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Seismic microzonation in Australia


Jensen, V, Seismic microzonation in Australia, Journal of Asian Earth Sciences, 18, (1) pp. 3-15. ISSN 1367-9120 (2000) [Refereed Article]

DOI: doi:10.1016/S1367-9120(99)00048-6


Since the 1980s seismic microzonation studies have been undertaken in Australia to assess the likely effects of earthquakes on urban centres built on unconsolidated sediments. Presently the Nakamura method is used for processing data. So far parts of Perth, Adelaide, Cairns, Gladstone, Rockhampton, Newcastle, Sydney and Launceston have been zoned. The Launceston, Tasmania, study was the pilot study for many of these as it refined the methodology used and the data obtained were incorporated into a GIS database. Building heights and site factor zoning maps were produced for the Launceston City Council. One of the major activities, of the new initiative by the Australian Geological Survey Organisation (AGSO), popularly known as the 'Cities Project', is coordinating seismic microzonation throughout Australia. Microzonation data have been included in AGSO's geohazards GIS database. This is helping local councils zone land for seismic hazards. State Emergency Services use the information to plan for emergencies resulting from the effects of earthquakes. These practical applications of seismic microzonation data will help mitigate the destructive effects of any future large earthquakes occurring near major urban centres. In the Launceston case it was found that there is a variable risk dependant on epicentral distance and the nature of relatively unconsolidated sediments in various parts of the city. Disastrous amplification could occur at some sites.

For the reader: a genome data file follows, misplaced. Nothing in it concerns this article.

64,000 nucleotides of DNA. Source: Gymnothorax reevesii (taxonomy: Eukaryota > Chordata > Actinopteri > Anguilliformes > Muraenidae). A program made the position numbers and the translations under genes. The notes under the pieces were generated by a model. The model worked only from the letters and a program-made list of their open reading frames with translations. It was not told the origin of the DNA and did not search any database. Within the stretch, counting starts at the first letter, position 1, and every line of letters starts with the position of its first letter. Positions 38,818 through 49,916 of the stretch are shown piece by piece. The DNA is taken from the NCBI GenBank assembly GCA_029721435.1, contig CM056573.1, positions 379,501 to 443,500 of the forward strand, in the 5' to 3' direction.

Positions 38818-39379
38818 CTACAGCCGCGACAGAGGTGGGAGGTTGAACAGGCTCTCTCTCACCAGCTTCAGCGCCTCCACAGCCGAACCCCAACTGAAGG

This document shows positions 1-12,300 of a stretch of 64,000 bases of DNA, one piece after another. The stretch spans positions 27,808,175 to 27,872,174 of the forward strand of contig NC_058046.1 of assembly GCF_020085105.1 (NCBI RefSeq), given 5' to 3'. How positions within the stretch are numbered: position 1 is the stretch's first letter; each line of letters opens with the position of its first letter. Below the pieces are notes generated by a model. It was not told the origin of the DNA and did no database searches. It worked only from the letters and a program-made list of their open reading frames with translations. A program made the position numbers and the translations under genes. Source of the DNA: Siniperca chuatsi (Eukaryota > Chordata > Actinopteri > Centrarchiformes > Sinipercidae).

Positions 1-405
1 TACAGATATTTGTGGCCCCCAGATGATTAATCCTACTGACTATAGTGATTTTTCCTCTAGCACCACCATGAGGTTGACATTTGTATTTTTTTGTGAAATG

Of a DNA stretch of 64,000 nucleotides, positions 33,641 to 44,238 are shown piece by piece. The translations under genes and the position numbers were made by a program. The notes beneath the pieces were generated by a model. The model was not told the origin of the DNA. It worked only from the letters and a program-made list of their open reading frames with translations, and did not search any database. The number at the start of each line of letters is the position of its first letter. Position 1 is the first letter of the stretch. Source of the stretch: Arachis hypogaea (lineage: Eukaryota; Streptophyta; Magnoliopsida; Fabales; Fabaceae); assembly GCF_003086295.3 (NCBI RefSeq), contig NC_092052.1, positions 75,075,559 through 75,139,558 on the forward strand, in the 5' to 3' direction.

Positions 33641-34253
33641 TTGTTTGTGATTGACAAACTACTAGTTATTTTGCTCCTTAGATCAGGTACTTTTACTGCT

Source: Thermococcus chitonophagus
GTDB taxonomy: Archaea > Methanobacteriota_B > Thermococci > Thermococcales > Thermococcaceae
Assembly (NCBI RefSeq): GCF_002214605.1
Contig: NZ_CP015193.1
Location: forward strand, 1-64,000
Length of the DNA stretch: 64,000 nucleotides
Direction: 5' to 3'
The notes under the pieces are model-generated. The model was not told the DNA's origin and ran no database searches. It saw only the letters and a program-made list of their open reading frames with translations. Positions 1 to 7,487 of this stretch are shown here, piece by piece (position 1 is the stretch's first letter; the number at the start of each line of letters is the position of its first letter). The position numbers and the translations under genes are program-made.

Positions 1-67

Item Details

Item Type:Refereed Article
Research Division:Earth Sciences
Research Group:Geophysics
Research Field:Seismology and seismic exploration
Objective Division:Construction
Objective Group:Other construction
Objective Field:Other construction not elsewhere classified
UTAS Author:Jensen, V (Mr Vagn Jensen)
ID Code:18223
Year Published:2000
Web of Science® Times Cited:9
Deposited By:Earth Sciences
Deposited On:2000-08-01
Last Modified:2001-05-30

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